A neighborhood over from the Garden district, we got icecream and asked the affable owner for tips. “Oh the best shrimp BBQ, you must go. It’s that way.” Then his tone turned serious. “Don’t cross the street here. It’s a war zone. Go down four streets and then cross.” We were taken aback but complied. In New Orleans, we quickly learnt that no-go neighborhoods were exactly that, and exclusively black.
For if New Orleans is 60% African-American, the Garden district certainly never lets that show. New Orleans flips from exclusively white to exclusively black neighborhoods in an instant. And also, from safe to unsafe. For a city so renowned for culture and history, the stark segregation was a reminder. For the many peoples who found home in New Orleans, it was a very different kind of home.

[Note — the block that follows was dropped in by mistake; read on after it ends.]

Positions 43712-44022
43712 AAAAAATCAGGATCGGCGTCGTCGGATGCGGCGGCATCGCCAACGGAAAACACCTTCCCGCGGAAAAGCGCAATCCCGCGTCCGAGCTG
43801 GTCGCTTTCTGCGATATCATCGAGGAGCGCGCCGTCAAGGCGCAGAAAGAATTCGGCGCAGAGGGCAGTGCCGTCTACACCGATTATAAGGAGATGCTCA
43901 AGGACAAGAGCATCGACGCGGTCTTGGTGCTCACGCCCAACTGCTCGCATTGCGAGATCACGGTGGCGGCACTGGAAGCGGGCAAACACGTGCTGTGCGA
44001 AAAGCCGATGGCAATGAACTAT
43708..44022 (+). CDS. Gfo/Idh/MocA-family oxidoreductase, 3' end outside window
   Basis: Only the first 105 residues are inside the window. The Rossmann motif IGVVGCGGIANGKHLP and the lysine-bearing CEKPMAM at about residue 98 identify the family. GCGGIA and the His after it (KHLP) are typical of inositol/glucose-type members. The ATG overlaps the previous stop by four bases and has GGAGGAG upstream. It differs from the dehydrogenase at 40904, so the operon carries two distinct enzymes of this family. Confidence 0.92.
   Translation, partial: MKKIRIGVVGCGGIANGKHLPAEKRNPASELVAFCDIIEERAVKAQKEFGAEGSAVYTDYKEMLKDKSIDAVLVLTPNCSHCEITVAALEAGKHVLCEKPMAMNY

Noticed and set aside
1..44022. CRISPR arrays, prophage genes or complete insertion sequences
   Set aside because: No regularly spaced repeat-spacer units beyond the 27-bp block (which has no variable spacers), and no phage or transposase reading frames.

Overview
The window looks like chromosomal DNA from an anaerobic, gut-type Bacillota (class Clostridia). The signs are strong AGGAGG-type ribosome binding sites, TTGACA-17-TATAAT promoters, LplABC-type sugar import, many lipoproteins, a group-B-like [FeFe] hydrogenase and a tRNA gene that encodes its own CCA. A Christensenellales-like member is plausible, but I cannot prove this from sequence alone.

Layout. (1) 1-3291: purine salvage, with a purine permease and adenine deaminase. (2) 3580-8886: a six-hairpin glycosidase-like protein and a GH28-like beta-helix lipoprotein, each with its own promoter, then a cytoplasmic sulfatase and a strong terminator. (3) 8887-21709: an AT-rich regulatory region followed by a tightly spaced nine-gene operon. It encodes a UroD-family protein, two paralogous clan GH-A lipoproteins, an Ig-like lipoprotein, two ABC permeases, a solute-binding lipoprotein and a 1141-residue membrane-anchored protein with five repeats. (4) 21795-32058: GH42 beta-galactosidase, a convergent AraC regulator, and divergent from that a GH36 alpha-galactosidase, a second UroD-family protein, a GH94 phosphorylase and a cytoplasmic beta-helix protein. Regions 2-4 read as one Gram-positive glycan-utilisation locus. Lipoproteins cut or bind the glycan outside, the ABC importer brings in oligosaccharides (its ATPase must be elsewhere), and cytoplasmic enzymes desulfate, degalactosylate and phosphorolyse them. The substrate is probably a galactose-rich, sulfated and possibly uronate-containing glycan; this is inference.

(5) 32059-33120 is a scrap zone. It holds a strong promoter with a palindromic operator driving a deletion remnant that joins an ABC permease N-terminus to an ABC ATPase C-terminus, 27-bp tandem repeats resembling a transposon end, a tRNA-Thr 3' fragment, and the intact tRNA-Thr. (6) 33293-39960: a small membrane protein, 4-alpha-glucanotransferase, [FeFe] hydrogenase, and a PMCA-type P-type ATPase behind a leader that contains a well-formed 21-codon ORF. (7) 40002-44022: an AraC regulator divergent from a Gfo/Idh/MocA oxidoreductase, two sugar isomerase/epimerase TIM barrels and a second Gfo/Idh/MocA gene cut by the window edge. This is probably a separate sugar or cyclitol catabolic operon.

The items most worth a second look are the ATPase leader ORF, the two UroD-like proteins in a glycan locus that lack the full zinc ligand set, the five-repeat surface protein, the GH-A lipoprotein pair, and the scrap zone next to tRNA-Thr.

Ultimately, New Orleans is the story of slow self-realization. From an incandescent childhood that lit the Caribbean, a rebellious adolescence as a bastion of French Creole culture, a glorious maturity, and a slow but inexorable decay into old age, New Orleans is a city unto itself. Just as the Mississippi continually renews and rebuilds her delta, New Orleans has continually fed on herself, to inspire and renew an ever more complete mythology, both bitter and sweet, phantasmagorical and decrepit. That mosaic of pathos and triumph is the essence of New Orleans’ seductive charm. For the tourist knows that New Orleans is no Disneyland. It is real and her complex reality casts an irresistible spell.
New Orleans’ spirit manifests amidst blight.
Our journey from New Orleans to Houston to Austin traversed the potential, and power, that America sees in herself. Houston symbolized the American 20th century. Immense freeways coil around downtown skyscrapers like pythons. Suburbia stretches as far as your gas tank. Houston speaks pickup trucks, barbeque, petroleum, and NASA rockets. Barely a town in 1900, Houston’s rise parallels the story of the 20th century. But we wanted the 21st century and soon left Houston for Austin.